El Prado museum to host temporary exhibition of the treasures of the Hispanic Society
When Juan Vespucci drew the first complete image of the world, 500 years ago, he could have never imagined that his Mapa Mundi would be flying around the world from a still not very well traced location in North America. 200 artistic treasures from the most prominent collection of Spanish art outside the Iberian Peninsula have travelled from the home of the Hispanic Society of New York, to dress up the walls of the Prado Museum, from April 4th through September 10th.
Goya, Velázquez, Murillo and Zurbarán will return home – alongside archaeological items, Roman sculptures and other works of art from the 19th and 20th century – in an exhibition entitled “Visions of the Hispanic World. Treasures from the Hispanic Society of America,” sponsored by the BBVA Foundation, which starts its journey 4,000 years ago.
60% of the works that make up the show had never been seen before in Spain, and not by chance. Archer Milton Huntington’s devotion for the Hispanic world was so profound that it moved him to priorities the purchase the works outside Spain in order not to strip that country of its artistic treasures.
The Duchess of Alba (1797), Francisco de Goya y Lucientes.
Milton founded the institution in 1904, giving birth to what today still stands as the most important center for the promotion of Hispanic culture in the United States. Thanks to the fortune he inherited from his father, a railroad magnate and industrialist, he was able to pursue his passion: to bring Hispanic culture to the other side of the Atlantic, and build a public and free center that everybody would be able to visit.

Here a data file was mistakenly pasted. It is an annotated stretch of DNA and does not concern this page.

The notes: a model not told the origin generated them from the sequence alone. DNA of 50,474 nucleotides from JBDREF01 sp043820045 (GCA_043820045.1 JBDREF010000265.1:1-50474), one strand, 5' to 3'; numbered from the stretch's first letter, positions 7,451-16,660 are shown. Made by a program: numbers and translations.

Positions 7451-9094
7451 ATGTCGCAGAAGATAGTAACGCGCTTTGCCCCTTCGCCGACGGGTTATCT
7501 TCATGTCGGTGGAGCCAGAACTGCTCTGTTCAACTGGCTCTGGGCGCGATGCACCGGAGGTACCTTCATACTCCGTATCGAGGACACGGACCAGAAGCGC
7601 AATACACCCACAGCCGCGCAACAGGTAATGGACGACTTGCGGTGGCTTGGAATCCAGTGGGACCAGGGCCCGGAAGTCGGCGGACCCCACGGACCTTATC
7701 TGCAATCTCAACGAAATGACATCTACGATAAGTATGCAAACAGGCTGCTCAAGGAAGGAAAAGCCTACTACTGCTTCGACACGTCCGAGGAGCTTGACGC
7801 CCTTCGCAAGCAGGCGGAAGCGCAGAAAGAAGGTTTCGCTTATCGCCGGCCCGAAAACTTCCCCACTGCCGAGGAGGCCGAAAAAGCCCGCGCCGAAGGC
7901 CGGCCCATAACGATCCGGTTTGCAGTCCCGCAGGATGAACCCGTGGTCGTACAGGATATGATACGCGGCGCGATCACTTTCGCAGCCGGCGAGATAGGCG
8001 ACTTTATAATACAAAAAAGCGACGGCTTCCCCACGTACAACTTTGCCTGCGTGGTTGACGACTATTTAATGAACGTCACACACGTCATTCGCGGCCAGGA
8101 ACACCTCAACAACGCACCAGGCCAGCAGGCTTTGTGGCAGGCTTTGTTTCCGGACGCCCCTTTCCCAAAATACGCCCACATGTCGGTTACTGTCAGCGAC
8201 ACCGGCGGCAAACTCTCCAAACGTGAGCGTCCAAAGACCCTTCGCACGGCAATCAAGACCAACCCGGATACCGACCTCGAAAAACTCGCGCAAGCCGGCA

The exhibition at the Prado Museum is a celebration Spain’s artistic splendor. But, above all, it is a tribute to Huntington, who also built close ties with some of the most prominent artist of his era, including Sorolla, whom he commissioned to paint the Regions of Spain series, which was on display in El Prado in 2009.
These paintings have not been included in the exhibition, which does boast other relevant works by Sorolla, mostly portraits of illustrious writers, such as Juan Ramón Jiménez, Pérez Galdós and Pío Baroja. And the light of his Mediterranean beaches will also Grace the Prado Museum.
Sea Idyll (1908), Joaquín de Sorolla y Bastida.
And this great Spanish party would not be complete without some typical Spanish scenes, such as the ones painted by Zuloaga, another good friend of Hungtinton, in The Family of the Gipsy Bullfighter, or Miquel Viladrich in Catalans d’Almatret, the portrait of the Duchess of Alba, Goya’s muse or Velazquez’s Conde Duque de Olivares.
Besides these masterworks from the Golden Century and the 19th and 20th century, the exhibition will also encompass other treasures that tell the history of Spain. From prehistoric items – 4,000 years old – and Roman Sculptures, to Islamic and Christian jewels and medieval texts from Alfonso X of Castile.
The Prado Museum will keep these treasures in custody during five months. After that, they will still have to wait another two years before returning to the permanent seat of the collection, in Manhattan’s upper west side. Meanwhile, they will touring across the United States, as part of a travelling exhibition that will return home once the renovation works of the building conclude in 2019 and the Hispanic Society is able to open its door again to the public.
Catalanes de Almatret (1915), Miguel Viladrich.
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